We’ve read Matthew Guinn’s The Scribe, and the transcript of the book chat is below. But before you read it, read this: IT IS FULL OF SPOILERS! If you haven’t read the book yet and intend to do so, save this for afterwards!
First, let me say that the people participating in this book chat, Myrtle and Pearl, are not scholars or professional reviewers — they’re librarians and readers and they have a LOT of opinions!
Here we go! Remember what I said about the spoilers…
Pearl: Should we start with what we liked? Or maybe just what we thought in general and go from there. Overall, I really liked this book. I liked all the murder and most of the history.
Myrtle: You really liked it?
Pearl: Maybe not really. But I liked it alright.
Myrtle: That’s where it hit me, too: it’s definitely alright. It’s well-written with no glaring problems. I just thought it was going to go one direction and it went another direction. And I didn’t really love that second direction!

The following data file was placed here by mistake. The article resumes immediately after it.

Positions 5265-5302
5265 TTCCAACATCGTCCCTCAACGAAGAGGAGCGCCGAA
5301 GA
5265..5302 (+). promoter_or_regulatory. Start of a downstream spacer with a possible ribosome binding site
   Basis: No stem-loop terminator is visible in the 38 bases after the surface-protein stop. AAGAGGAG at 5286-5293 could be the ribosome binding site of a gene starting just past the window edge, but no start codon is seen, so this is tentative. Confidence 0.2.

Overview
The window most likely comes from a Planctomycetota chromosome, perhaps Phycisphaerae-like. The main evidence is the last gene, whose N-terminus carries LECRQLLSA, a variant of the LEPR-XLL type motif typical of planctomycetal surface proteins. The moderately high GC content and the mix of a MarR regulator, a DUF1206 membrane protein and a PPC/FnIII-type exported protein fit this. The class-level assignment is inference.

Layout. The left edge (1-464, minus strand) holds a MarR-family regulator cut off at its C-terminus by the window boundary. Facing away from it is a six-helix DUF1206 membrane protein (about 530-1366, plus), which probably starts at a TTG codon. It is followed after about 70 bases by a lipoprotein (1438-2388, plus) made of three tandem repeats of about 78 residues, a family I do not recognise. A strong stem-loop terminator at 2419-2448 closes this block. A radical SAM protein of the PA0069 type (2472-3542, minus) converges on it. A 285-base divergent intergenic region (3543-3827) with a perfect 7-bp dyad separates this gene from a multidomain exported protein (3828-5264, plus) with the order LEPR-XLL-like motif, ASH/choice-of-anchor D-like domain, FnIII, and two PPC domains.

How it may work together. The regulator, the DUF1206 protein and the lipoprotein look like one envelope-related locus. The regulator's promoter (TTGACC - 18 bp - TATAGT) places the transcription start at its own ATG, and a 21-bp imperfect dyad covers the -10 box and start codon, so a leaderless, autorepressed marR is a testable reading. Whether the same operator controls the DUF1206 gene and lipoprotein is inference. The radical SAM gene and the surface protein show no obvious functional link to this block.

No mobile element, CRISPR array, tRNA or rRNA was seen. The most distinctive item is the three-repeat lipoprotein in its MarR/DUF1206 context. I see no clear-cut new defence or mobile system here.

Pearl: Same! I thought the book could have ended when the bad guy fake hangs (SPOILERS! haha). I think Guinn did do a good job of making you want to keep reading so you could figure out what THE HELL WAS HAPPENING. I also liked the use of the carved letters on the heads. I like serial killer mysteries in the olden days (not recent times, too close to reality). I thought the letters were a neat device to keep the reader engaged even if it was just to figure out what the word was.